Fifteen short stories exploring a range of themes, including intercultural marriage, racism, social justice, bullying, religious beliefs and growing up Filipino are packed in this new literary feast.

Many of the characters are children, observing and challenging stereotypes and ideological positions that have been normalised in our society.

"Why is God white?" asks a character in one of the stories. The priest is left with no adequate answer.

"It is a book that you can relate to as a Filipino and as an Australian. The stories have been woven into a world of two cultures which may be a very good tool for Literacy, SOSE, Anthropology teaching and learning in Australia," says Myrla Prianes, a Brisbane-based teacher and a community leader.

Casting a racist slur over our immigrant neighbour's smelly food is represented in one of the stories, laying bare themes of racial snobbery, prejudice and persecution of those are different or who dare to be different.

Cabucos is a teacher of secondary English in Brisbane and when not teaching, he writes short fiction which find their ways in various anthologies and publications including 'The Philippine Graphic Magazine and the Philippines Free Press. One of Cabucos’ stories ‘The Bleached Hills of Cotabato" appears this month at a newly released anthology ‘Salu-Salo: In Conversation with Filipino-Australian Writers’ which will be launched on 25 May at the Sydney Writer’s Festival.

'Green Blood and Other Stories', ISBN 978-0-9804827-0-6, is now available in the Philippines through Manila Prints.


Tuesday, May 06, 2008

litcritters open

Everyone is invited this Saturday for the LitCritter Open Session! The venue is the air-conditioned comfort of the Coffee Bean & Tea Leaf along Emerald Avenue (Ortigas Center, Pasig City). We begin at 2PM and will discuss the following stories:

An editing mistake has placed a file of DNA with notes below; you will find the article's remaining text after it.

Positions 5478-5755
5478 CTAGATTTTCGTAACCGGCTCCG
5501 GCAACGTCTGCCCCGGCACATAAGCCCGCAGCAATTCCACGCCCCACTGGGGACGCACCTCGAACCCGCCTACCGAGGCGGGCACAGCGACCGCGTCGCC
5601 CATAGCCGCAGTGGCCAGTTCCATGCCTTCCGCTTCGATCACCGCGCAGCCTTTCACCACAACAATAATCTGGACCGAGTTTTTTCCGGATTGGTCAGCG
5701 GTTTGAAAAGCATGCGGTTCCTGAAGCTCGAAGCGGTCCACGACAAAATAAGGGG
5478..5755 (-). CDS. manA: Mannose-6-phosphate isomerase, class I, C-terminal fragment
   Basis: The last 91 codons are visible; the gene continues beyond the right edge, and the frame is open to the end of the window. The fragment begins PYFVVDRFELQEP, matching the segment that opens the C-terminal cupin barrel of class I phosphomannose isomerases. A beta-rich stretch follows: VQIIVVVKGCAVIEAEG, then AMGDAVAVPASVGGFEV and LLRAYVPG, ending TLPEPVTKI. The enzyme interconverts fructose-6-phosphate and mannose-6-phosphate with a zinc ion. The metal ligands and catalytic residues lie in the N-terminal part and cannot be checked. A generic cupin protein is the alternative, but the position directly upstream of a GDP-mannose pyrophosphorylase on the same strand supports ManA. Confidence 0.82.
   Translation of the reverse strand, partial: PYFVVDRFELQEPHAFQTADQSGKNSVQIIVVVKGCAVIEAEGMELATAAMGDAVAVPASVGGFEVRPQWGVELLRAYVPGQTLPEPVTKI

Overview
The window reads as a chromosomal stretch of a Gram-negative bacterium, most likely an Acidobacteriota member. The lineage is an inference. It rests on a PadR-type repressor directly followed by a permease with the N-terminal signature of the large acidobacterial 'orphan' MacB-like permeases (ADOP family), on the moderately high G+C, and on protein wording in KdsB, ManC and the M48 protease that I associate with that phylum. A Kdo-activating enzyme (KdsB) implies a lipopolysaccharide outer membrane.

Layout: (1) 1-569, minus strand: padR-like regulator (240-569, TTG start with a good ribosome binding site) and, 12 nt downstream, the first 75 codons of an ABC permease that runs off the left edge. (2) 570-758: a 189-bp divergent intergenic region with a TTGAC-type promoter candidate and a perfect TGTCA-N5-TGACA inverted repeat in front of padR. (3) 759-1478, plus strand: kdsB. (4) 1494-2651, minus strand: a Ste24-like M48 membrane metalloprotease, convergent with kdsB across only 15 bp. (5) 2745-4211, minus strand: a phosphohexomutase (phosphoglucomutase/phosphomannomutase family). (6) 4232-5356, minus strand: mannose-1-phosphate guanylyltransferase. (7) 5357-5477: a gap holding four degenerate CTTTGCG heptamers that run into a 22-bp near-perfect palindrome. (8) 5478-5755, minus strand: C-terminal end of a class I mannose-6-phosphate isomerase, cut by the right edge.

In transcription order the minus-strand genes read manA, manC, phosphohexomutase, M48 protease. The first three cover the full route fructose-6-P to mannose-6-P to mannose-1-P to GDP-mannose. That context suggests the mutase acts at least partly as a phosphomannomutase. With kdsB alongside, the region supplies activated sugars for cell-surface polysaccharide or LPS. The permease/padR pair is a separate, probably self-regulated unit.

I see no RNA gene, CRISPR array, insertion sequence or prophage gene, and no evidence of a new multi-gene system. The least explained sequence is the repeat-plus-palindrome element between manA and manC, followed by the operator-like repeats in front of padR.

Flowers for Algernon by Daniel Keyes
The Ship of Silk on the Calmest Sea by Daniel Ausema
Firooz and his Brother by Alex Jeffers

You can download reading copies of these stories over at the LitCritters Google Group.

Previous discussions:

Paladin of the Lost Hour by Harlan Ellison
We Can Get Them for You Wholesale by Neil Gaiman
Little Red and the Big Bad by Will Shetterly
His Last Bow by Arthur Conan Doyle
Thousand Year Eve by Sarge Lacuesta
A Godmother's Gift by January Mortimer
A Princess of the Earth by Mike Resnick

Critique (reading and learning from texts) belongs to the us, the common readers. It should live and breathe outside the halls of academe and be accessible, understandable and useful for those who, like us, aim to to tell better stories.


chris barzak

Good buddy Christopher Barzak, one of my favorite authors ("One for Sorrow"), is up for MTV LOGO's NewNowNext Awards: "Brink of Fame: Author".
It's an online thing, so go and vote for him.


Monday, May 05, 2008

recent publications

The complete version of "Sunboy" appears in this week's issue of the Philippines Free Press. It's spec fic in only the most general possible sense of the term (okay, it's domestic realism, but try it out).

"In the Dim Plane" appears in the latest issue of the Digest of Philippine Genre Stories.

I'm wrapping up around a few more stories, slated for publication in a number of anthos year.

I know I keep yapping about the heat, but really, it has been quite a feat to even find the will to write during the daytime. The humidity is also quite a bitch, and I find myself needing to rehydrate every do often. I find my mind drifting away, hijacked by thoughts of cooler climes.